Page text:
In fact, all of these denunciations of Russian actions on the part of the US and NATO were merely hypocritical pretexts for escalating US involvement in the war.

The decision by the United States to send cluster bombs to Ukraine exposes all of the pseudo-left defenders of US involvement in the war in Ukraine, including those in the Democratic Socialists of America who condemn “preemptive hostility to US imperialism,” as shameless apologists for the US military's war crimes.

In fact, the US-led war against Russia in Ukraine is a war for American global hegemony, in which Ukrainians are mere cannon fodder. This is entirely in line with the series of criminal wars of aggression waged by the United States over the past half-century.

During the Vietnam War, the US dropped approximately 413,130 tons of cluster bombs in Cambodia, Laos and Vietnam. Many of these submunitions failed to explode on impact and continue to pose a significant threat to civilian populations, leading to countless injuries and deaths decades after the end of the war.

During the US-led invasion of Iraq in 2003, the United States regularly used cluster munitions to attack civilian areas, in what Amnesty International called “an indiscriminate attack and a grave violation of international humanitarian law.”

In Iraq, the devastation of cluster bombs was compounded by the use of depleted uranium munitions, which, according to one study, led the people of Fallujah to experience higher rates of cancer, leukemia, infant mortality and sexual mutations than those recorded among survivors in Hiroshima and Nagasaki in the years after those Japanese cities were incinerated by US atomic bombs in 1945.

During the 2001 invasion of Afghanistan, cluster bombs killed and injured hundreds of civilians and littered the countryside with deadly unexploded ordnance. The United States has been implicated in the use of cluster munitions via its support for Saudi-led forces in the Yemen conflict.

Over 110 countries have ratified the Convention on Cluster Munitions (CCM), which prohibits the use, transfer and stockpiling of cluster munitions. The United States, which has killed more people with cluster munitions than any other country, is not a signatory.

A 2008 report by the United Nations explains the devastating impact cluster munitions have on the populations where they are used by the United States and its allies:

Over three decades after cluster munitions were used in Laos and Vietnam, they continue to cause death and injury, disrupt the economic activities of ordinary people, and hamper the implementation of development projects there. Even rapid large-scale clearance efforts, such as those that have been implemented in Kosovo and Lebanon, cannot prevent cluster munition contamination from having an impact. In Kosovo, civilian casualties from cluster munitions are still being reported, and in Lebanon, despite clearance beginning immediately after the 2006 conflict, it could not prevent casualties among the population as they returned to their homes and livelihoods.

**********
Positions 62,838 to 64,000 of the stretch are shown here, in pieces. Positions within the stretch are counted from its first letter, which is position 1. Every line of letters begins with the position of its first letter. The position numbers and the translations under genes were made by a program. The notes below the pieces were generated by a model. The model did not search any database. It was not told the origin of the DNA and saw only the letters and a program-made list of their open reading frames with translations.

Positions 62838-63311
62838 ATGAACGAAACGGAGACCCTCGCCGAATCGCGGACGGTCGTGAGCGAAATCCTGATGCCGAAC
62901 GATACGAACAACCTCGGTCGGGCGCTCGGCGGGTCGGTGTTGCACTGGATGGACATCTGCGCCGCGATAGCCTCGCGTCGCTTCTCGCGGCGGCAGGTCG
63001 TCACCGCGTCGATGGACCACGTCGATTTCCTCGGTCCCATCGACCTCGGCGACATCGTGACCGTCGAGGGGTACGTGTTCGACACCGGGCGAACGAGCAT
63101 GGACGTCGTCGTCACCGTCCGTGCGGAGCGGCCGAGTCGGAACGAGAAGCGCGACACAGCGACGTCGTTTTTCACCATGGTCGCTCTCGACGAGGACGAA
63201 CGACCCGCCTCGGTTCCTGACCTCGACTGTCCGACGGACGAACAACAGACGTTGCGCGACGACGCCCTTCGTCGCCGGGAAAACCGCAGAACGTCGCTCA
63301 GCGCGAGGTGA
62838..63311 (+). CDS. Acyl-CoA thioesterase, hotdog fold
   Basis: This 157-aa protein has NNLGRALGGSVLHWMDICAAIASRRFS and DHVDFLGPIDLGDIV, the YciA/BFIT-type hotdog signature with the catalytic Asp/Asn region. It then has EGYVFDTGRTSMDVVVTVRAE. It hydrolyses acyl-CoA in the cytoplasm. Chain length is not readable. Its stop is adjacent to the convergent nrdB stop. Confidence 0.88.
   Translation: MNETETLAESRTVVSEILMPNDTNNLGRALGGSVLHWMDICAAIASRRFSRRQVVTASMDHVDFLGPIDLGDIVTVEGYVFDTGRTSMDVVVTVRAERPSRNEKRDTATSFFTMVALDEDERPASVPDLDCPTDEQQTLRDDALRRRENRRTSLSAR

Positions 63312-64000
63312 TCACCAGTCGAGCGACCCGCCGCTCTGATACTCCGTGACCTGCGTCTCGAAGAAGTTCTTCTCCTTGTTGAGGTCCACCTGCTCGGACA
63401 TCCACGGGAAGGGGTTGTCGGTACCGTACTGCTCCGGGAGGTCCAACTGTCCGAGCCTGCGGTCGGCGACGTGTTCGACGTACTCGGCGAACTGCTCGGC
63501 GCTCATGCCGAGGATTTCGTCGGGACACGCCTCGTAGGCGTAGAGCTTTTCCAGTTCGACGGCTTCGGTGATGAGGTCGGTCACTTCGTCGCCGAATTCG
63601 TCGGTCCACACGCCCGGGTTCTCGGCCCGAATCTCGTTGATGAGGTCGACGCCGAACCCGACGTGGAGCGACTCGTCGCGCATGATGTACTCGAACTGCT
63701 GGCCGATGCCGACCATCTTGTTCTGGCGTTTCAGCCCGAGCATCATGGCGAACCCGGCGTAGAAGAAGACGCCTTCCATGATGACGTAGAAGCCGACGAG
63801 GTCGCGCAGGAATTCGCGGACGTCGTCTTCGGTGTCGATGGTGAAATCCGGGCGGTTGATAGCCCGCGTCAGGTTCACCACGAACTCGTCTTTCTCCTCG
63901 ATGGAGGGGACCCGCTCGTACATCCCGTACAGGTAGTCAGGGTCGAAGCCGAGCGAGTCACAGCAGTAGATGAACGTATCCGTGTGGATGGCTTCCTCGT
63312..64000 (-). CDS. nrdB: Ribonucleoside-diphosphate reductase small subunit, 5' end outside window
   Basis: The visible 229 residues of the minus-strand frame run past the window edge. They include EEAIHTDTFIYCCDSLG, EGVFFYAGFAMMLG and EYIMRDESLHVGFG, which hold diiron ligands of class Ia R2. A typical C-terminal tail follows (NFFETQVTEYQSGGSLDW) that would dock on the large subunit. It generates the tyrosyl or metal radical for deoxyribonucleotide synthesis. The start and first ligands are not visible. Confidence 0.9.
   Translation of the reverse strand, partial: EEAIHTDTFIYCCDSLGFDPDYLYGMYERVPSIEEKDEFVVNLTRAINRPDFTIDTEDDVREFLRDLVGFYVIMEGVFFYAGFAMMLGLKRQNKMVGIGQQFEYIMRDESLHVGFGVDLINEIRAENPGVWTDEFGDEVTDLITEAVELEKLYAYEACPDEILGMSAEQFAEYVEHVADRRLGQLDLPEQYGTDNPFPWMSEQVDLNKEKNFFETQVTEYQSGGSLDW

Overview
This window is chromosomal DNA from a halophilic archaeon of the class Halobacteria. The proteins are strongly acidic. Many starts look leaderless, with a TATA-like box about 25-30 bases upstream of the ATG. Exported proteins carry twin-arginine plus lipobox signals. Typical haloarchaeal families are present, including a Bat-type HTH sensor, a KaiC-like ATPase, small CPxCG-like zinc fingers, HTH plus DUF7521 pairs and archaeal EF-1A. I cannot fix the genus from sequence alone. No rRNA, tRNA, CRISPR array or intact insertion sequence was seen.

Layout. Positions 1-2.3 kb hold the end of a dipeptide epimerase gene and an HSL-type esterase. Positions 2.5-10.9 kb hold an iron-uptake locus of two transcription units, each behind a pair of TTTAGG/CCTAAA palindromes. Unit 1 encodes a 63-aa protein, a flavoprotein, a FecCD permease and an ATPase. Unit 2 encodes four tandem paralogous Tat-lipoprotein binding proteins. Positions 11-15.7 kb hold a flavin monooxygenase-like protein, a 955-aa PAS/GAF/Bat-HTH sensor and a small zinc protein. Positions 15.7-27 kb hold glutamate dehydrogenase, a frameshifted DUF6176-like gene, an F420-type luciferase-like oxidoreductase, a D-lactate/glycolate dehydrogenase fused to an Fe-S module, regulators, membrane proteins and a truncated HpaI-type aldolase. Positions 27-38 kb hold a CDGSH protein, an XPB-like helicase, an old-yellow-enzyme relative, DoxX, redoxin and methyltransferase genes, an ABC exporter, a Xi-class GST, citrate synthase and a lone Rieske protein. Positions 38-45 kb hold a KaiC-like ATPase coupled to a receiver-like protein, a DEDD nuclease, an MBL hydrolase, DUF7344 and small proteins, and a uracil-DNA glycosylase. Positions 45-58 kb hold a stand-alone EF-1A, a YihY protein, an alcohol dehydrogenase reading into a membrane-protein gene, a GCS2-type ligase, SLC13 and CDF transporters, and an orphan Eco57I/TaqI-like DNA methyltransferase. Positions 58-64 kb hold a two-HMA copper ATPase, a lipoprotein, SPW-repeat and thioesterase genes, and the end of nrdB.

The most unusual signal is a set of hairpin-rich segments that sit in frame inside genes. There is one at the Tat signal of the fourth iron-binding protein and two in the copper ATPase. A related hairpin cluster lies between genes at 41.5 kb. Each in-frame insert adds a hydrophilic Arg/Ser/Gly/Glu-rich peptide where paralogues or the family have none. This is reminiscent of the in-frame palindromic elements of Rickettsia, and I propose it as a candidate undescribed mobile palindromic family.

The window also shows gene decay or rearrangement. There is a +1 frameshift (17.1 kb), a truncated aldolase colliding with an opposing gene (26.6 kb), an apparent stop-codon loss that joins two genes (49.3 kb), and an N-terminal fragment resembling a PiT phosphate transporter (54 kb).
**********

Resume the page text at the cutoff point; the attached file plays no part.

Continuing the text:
The report continues:

Submunitions can prevent or hinder the safe return of refugees and internally displaced persons (IDPs) and hamper humanitarian, peace-building, and development efforts. Unexploded cluster munitions also pose a physical threat to humanitarian workers and peacekeepers.

The White House claims to have discussed and deliberated the move with the utmost care. The decision-makers would have been fully briefed on these known consequences of cluster munitions, and proceeded with them regardless.

Reporting on the decision by Biden to send the weapons, the New York Times wrote, “Mr. Biden has come under steady pressure from President Volodymyr Zelensky of Ukraine, who argues that the munitions—which disperse tiny, deadly bomblets—are the best way to kill Russians who are dug into trenches and blocking Ukraine’s counteroffensive to retake territory.”

The role of Zelensky in promoting a decision to send weapons that will maim Ukrainian children for generations sums up the role of his government, which serves as an instrument in enforcing the will of the NATO powers over the Ukrainian population.

This latest escalation by the United States must be seen as a warning. Washington will stop at nothing to prevent further military setbacks for its proxy force in Kiev and achieve its military goal of inflicting a strategic defeat on Russia. The same homicidal logic that justifies the deployment of depleted uranium rounds and cluster bombs will be used to justify even greater and more reckless crimes, from the direct entry of NATO into the war to the deployment and use of nuclear weapons.